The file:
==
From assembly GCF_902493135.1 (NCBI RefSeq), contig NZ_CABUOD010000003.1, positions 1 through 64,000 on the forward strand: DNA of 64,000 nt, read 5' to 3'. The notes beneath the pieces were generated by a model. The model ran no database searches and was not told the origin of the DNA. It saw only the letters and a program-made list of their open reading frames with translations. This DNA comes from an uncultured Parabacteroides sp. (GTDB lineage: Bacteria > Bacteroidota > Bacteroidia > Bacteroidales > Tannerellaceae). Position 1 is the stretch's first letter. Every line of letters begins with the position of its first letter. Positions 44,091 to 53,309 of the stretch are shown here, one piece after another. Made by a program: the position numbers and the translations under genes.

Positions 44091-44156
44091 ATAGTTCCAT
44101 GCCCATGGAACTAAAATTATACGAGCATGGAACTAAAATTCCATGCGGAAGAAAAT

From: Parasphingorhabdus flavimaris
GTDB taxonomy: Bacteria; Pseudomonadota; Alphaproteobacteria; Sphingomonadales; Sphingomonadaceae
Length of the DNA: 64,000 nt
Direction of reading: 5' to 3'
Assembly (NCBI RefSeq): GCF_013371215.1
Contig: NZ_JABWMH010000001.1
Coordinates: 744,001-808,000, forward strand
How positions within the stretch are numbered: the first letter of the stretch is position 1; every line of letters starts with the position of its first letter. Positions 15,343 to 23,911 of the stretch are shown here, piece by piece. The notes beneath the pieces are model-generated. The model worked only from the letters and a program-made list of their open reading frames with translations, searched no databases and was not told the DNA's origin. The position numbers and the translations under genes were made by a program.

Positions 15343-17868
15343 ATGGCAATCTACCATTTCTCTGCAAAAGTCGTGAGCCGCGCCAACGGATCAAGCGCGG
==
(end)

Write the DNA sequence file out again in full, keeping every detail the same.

From assembly GCF_902493135.1 (NCBI RefSeq), contig NZ_CABUOD010000003.1, positions 1 through 64,000 on the forward strand: DNA of 64,000 nt, read 5' to 3'. The notes beneath the pieces were generated by a model. The model ran no database searches and was not told the origin of the DNA. It saw only the letters and a program-made list of their open reading frames with translations. This DNA comes from an uncultured Parabacteroides sp. (GTDB lineage: Bacteria > Bacteroidota > Bacteroidia > Bacteroidales > Tannerellaceae). Position 1 is the stretch's first letter. Every line of letters begins with the position of its first letter. Positions 44,091 to 53,309 of the stretch are shown here, one piece after another. Made by a program: the position numbers and the translations under genes.

Positions 44091-44156
44091 ATAGTTCCAT
44101 GCCCATGGAACTAAAATTATACGAGCATGGAACTAAAATTCCATGCGGAAGAAAAT

From: Parasphingorhabdus flavimaris
GTDB taxonomy: Bacteria; Pseudomonadota; Alphaproteobacteria; Sphingomonadales; Sphingomonadaceae
Length of the DNA: 64,000 nt
Direction of reading: 5' to 3'
Assembly (NCBI RefSeq): GCF_013371215.1
Contig: NZ_JABWMH010000001.1
Coordinates: 744,001-808,000, forward strand
How positions within the stretch are numbered: the first letter of the stretch is position 1; every line of letters starts with the position of its first letter. Positions 15,343 to 23,911 of the stretch are shown here, piece by piece. The notes beneath the pieces are model-generated. The model worked only from the letters and a program-made list of their open reading frames with translations, searched no databases and was not told the DNA's origin. The position numbers and the translations under genes were made by a program.

Positions 15343-17868
15343 ATGGCAATCTACCATTTCTCTGCAAAAGTCGTGAGCCGCGCCAACGGATCAAGCGCGG